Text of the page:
Join us at Shigezo (http://shigezo-pdx.com/) on Thursday, November 20 to share a delicious ramen dinner with 30 of your closest friends from the Portland startup scene.
The event observes igyoushu kouryukai — the traditional etiquette and protocol of a formal Japanese group business dinner.
A full description of the tradition is below. Please familiarize yourself prior to arriving. That said, don't worry about getting every detail right. The most important thing to do is show up with an open mind — and an empty stomach.
We suggest comfortable yet formal attire. Proper dress signifies self-respect, along with respect to those around you, and is customary for dinners of this kind.
The cost of the meal is $20 per person, including gratuity, and will be collected at the beginning of the evening, prior to entering the tatami room. Please bring cash, as this is greatly preferred by the restaurant.
The meal includes the following:
• A ramen of your choice (vegetarian options available)
• An assortment of shared appetizers prepared for us personally by the executive chef
• Communal sake to be shared throughout the meal
• Green tea
5:50 - 6:05: Pre-ramen reception by the bar. We request a punctual or early arrival, since ceremonies begin promptly thereafter.
6:05 - 6:15: Seating in the tatami room; ramen orders placed.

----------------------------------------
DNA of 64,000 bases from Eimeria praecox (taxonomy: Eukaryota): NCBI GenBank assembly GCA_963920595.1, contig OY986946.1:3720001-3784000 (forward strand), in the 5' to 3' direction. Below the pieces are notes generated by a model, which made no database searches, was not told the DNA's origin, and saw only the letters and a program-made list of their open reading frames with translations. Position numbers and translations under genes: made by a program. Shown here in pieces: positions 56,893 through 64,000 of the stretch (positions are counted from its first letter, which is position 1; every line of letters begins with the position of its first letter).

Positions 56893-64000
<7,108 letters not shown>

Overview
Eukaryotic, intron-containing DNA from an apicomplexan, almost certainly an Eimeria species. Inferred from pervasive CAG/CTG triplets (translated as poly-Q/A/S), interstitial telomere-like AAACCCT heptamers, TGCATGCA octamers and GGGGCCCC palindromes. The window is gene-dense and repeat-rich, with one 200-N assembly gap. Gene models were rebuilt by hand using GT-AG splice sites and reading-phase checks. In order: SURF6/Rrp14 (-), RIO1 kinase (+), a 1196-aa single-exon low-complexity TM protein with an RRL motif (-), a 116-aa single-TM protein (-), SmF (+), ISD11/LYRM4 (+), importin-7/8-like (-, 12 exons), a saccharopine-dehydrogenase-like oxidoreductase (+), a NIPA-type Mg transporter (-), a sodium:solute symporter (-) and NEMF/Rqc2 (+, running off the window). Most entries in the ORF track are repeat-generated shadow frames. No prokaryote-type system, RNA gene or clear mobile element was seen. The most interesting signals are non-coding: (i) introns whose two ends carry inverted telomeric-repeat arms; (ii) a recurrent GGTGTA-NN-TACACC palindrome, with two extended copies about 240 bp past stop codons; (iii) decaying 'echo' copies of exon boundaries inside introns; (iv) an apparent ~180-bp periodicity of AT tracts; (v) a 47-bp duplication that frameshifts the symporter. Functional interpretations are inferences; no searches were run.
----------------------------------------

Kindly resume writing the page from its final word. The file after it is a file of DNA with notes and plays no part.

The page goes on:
6:15 - 6:30: Jiko-Shokai & Opening Ceremonies
6:30 - 7:00: Appetizers
7:00 - 7:30: Ramen!
7:30 - 7:45: Agari, Meishi-Koukankai, Orei
7:45 - 8:00: Dinner concludes
Everyone is welcome, and after we finish dinner, we'll head across the street to Startup Happy Hour @ Barlow (http://www.meetup.com/StartupHappyHour/events/217459462/).
IGYOUSHU KOURYUKAI WALKTHROUGH
Ramen Thursday observes igyoushu kouryukai, the formal tradition of Japanese group business dining. Please read this guide to familiarize yourself with the rituals and protocols involved.
Arrival & Seating
Please arrive punctually, arriving at Shigezo between 5:50 and 6:05. We will greet you at the small bar area at the front of the restaurant, where you are welcome to order a drink. After saying hello and mingling for a bit, please see a server to pre-pay for your meal ($20, cash preferred), then make your way to the formal tatami room to situate yourself.
A set menu will await you inside, outlining a variety of enticing ramen options. Orders will be taken between 6:05 and 6:15.
During the same period of time, you’ll notice several large sake bottles on the table. As you sit down and congregate, begin filling each others’ cups in the manner described in the sake section below. Do not under any circumstances drink the sake yet, tempting as it might be to do so. This will come later.
Here are some important details to keep in mind as you arrive:
• Remove your shoes before entering the tatami room. (Leave on your socks, however.)
• Note that the tables sit low to the ground. Tables on the left and right side of the room have a recessed pit beneath them, allowing one to sit in a manner similar to western dining. If you’re new to traditional Japanese sitting, we recommend choosing a seat in one of these two areas.